Law firms should unleash their marketing & business development teams to match critical opportunities in the post-pandemic legal environment.

For most law firms, 2022 was a rollercoaster year, with the first half seeing firms continue their solid performance that carried them through 2021, a banner year. But by the midpoint of 2022, law firm demand and profit decelerated, and expenses started to climb. By the end of last year, many firms seemed to have successfully adjusted the relationship between headcount, expenses, and revenues, stabilizing growth in profit-per-lawyer. But now, 2023 is already presenting unique challenges for the majority of firms, and their chief marketing officers (CMOs) have an equally unique role in addressing them.

While 2023 seemed to be off to a strong start, the collapse of several regional banks, continuing war in the Ukraine, and the uncertainty wrought by rising interest rates have both clients and law firms a bit uncertain about the direction of economic trends. It’s not clear where overall demand will come in for the first quarter; and while expenses continue to increase, they are offset somewhat by rising rates that firms are able to charge. This heady mix makes continued revenue growth even more important.

On the client side, demand for legal services is projected to remain strong — 41% of clients say they plan to increase legal spending this year, and only 20% expect legal spending to decline. Clients are also looking for legal advice to be delivered in combination with significant industry and sector knowledge, noting that advice presented along with a commercial context is more worth than that same advice presented in a vacuum.

Law firms’ marketing & business development teams, of course, play a significant role in turning these projections into actual revenue. But much of marketing & business development was turned upside down by the pandemic. With the temporary loss of in-person marketing channels such as events, many marketing & business development teams have been forced to experiment with new types of digital outreach, and they are now in a position to better compare their effectiveness.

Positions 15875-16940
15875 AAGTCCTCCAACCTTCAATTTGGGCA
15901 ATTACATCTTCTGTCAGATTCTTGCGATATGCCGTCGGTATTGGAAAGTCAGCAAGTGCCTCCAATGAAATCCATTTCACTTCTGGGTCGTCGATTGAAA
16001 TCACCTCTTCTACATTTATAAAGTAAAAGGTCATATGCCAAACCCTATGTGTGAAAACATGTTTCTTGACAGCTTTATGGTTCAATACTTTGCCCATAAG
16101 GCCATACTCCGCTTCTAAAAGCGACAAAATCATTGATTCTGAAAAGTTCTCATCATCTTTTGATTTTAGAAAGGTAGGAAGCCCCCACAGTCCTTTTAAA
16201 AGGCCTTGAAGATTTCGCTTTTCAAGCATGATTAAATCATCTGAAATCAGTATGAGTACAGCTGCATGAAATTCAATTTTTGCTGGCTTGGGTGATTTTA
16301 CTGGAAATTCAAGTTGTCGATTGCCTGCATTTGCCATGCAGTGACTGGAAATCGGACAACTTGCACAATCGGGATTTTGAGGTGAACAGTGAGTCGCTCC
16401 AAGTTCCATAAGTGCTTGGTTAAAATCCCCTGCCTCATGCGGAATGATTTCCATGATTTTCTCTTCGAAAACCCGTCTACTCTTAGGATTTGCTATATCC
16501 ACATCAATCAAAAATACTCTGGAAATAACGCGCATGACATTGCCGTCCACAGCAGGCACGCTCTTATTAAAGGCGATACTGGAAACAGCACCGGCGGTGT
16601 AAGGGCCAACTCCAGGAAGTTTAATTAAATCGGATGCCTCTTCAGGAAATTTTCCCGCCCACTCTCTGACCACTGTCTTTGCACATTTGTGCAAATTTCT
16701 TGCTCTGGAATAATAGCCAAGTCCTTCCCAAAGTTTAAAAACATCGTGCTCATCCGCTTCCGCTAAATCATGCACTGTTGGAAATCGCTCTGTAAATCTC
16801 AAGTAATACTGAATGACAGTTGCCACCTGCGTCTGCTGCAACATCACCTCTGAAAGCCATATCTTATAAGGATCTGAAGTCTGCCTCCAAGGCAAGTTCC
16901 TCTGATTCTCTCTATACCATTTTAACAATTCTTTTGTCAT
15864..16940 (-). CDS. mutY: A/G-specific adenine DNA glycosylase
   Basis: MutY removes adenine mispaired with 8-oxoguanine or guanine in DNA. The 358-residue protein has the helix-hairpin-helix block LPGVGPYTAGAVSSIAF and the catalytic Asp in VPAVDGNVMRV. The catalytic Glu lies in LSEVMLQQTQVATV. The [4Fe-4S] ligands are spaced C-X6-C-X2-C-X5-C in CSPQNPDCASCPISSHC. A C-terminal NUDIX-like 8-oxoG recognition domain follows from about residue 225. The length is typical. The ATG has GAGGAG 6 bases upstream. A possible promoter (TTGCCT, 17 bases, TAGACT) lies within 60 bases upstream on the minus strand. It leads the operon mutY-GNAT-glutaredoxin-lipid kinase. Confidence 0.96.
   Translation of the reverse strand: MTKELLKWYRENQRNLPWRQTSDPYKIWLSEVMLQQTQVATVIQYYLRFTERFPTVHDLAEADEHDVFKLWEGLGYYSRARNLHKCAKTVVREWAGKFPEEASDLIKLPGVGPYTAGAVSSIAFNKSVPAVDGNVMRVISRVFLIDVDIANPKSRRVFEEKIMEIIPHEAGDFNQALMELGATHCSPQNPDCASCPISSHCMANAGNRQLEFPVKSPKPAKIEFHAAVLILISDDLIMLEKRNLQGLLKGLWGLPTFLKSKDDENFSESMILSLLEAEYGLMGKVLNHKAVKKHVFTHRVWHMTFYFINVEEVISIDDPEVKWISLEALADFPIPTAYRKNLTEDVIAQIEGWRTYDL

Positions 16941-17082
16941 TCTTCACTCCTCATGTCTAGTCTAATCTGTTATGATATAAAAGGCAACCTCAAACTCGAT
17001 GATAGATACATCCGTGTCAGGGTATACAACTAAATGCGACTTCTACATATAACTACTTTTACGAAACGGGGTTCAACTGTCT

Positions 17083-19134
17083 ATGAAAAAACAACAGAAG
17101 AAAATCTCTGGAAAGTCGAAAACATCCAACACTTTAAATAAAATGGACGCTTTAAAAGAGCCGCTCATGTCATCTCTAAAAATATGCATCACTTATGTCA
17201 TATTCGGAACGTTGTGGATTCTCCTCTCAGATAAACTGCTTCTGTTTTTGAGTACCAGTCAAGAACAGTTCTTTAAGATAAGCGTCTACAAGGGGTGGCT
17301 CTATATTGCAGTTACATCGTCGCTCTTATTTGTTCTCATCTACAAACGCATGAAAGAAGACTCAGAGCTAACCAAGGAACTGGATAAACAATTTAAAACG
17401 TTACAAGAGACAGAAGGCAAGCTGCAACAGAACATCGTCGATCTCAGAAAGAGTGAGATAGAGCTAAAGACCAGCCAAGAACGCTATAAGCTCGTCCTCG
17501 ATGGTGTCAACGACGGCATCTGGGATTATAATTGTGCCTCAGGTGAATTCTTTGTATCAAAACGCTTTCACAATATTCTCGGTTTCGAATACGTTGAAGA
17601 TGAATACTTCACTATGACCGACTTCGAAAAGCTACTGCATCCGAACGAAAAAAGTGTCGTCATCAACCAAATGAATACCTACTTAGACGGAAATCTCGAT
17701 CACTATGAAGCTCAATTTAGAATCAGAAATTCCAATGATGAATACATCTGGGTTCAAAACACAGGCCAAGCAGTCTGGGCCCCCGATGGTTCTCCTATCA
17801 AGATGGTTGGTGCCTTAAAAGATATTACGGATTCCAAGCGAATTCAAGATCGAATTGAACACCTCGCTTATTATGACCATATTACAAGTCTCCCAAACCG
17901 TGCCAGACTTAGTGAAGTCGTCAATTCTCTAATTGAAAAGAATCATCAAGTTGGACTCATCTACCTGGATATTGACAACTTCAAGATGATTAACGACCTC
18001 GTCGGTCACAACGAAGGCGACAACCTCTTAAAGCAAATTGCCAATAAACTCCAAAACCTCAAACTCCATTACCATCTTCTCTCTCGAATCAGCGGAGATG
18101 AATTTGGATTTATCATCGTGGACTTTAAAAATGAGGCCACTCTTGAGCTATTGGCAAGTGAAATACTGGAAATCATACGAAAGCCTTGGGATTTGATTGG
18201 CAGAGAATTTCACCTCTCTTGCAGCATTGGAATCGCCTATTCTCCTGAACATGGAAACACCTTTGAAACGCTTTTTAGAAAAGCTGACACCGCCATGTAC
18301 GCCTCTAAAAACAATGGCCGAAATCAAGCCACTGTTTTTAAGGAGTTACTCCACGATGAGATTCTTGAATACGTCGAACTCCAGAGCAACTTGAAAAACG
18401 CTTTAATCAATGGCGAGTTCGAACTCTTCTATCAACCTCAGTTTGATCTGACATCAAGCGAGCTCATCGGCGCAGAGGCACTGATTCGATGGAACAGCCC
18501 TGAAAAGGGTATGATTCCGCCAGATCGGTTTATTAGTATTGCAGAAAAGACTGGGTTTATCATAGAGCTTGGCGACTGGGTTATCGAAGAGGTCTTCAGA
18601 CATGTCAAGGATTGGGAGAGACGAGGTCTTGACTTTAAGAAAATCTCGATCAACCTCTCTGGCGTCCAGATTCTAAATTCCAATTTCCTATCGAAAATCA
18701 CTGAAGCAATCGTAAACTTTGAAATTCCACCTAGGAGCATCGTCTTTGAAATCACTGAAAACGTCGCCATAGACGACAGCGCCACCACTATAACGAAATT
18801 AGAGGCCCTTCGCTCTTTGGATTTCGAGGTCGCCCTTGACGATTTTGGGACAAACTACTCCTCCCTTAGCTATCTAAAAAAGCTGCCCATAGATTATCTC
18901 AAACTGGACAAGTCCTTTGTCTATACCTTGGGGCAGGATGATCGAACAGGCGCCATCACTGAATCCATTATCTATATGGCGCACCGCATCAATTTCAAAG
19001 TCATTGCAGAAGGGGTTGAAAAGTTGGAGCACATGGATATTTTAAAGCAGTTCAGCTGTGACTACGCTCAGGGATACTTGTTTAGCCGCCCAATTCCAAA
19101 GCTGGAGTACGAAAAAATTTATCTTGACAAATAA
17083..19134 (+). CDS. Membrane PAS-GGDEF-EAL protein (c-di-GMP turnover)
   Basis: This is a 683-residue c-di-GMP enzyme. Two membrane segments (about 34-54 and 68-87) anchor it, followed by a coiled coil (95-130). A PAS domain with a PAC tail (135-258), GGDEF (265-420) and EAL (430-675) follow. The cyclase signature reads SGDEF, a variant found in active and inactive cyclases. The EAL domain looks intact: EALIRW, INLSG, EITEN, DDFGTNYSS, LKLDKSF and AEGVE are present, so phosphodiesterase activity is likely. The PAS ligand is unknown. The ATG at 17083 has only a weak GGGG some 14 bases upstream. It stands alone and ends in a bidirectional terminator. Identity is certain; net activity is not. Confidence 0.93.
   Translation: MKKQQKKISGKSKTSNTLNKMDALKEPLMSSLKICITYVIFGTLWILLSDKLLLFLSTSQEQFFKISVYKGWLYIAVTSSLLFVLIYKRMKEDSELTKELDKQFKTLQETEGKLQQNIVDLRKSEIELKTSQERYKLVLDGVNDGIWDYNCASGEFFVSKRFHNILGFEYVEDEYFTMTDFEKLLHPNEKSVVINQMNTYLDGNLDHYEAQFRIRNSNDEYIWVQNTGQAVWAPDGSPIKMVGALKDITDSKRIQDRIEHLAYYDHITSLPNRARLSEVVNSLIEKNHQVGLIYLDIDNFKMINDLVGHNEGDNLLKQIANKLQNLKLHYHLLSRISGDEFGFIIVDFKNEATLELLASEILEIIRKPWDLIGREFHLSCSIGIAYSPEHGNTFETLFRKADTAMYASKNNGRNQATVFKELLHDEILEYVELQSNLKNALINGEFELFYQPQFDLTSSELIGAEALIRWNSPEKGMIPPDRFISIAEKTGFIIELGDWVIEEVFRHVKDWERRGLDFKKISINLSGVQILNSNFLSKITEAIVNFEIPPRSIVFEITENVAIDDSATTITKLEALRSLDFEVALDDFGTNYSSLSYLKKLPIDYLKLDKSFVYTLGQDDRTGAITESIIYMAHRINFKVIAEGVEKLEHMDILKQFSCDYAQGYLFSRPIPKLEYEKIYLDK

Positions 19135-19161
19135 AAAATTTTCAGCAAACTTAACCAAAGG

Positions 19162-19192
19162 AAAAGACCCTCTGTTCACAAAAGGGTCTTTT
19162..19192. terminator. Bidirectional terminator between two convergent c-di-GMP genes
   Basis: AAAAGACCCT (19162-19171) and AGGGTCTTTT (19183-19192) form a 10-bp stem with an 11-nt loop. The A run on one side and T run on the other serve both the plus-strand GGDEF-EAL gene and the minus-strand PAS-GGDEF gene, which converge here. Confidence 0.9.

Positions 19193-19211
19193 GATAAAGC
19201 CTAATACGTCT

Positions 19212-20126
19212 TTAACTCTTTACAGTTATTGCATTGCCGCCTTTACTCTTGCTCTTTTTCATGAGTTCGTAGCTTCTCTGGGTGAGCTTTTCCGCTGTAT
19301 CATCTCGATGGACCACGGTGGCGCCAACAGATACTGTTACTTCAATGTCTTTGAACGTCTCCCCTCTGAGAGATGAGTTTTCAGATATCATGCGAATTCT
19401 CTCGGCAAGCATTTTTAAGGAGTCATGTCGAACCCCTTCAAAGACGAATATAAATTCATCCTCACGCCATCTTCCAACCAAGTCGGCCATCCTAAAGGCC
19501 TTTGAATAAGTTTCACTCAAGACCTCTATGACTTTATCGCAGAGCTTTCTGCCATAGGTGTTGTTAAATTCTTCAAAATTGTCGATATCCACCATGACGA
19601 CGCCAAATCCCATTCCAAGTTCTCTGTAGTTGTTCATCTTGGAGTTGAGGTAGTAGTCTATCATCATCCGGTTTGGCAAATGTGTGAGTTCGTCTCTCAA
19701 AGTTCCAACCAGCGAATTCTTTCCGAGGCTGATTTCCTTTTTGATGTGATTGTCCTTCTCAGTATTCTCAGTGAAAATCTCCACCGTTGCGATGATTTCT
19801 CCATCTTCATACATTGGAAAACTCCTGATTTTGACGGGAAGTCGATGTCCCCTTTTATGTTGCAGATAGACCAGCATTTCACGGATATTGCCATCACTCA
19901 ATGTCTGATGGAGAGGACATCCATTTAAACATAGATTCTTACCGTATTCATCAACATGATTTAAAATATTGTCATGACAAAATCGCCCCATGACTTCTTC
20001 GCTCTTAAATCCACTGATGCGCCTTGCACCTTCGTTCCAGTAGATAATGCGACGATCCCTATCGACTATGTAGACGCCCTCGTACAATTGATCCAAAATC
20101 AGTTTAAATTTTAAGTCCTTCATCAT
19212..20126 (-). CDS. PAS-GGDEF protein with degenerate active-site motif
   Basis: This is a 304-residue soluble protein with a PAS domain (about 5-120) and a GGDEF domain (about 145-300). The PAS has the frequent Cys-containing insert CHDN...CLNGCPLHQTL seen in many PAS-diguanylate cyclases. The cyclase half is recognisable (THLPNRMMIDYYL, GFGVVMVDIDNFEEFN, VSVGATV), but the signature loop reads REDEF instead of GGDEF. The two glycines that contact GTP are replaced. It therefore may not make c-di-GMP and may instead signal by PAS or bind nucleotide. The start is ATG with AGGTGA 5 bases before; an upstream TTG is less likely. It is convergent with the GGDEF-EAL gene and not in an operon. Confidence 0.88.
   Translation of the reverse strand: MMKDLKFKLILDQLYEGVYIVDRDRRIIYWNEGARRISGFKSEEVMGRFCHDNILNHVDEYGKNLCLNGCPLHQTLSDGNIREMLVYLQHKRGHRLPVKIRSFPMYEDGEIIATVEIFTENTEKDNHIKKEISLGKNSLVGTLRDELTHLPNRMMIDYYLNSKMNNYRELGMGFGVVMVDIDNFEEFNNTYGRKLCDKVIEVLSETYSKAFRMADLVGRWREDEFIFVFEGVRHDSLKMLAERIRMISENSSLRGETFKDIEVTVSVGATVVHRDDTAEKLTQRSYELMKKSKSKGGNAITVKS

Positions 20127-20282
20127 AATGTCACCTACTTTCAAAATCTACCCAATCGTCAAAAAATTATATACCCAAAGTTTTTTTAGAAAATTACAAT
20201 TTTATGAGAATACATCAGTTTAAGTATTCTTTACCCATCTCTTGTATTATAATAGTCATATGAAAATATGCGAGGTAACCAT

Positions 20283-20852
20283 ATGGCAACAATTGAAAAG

On average, law firms are allocating 1% to 2% of revenues to marketing & business development budgets. CMOs are right to wonder if that’s adequate. Along with those budgets come admonitions to get creative and of course, do more with lesseven though live events — generally quite expensive — are coming back into the marketing mix.

Balancing the short- and long-term

To meet that mandate, CMOs need to narrow their focus to those initiatives most directly aligned with their firms’ strategic aims. Those aims, of course, need to reflect client priorities: the type of work clients need done, how they want advice delivered, and which geographies are most active, for starters.

The firm’s strategic aims also need to be informed by market insights. A data-driven approach, or even a data-informed one, helps reduce internal debate. Strong, reliable data that comes directly from clients helps teams focus and move ahead. Equally important, it prevents them from using resources on initiatives that may not have much impact.

Responding to clients’ legal needs requires a two-step approach. First are clients’ immediate needs, which our data identifies as the most urgent in the regulatory, legal & employment, and litigation practice areas.

While firms are handling urgent client requests, they must also lay the tracks to support clients’ futures needs. That way, when clients are ready to address, for example, data privacy head-on, firms will already have the right legal team with the right relationship at the ready. Right now, clients’ longer-term needs appear to be in areas of regulation, data privacy, cybersecurity risk, and environmental, social, and governance (ESG) issues.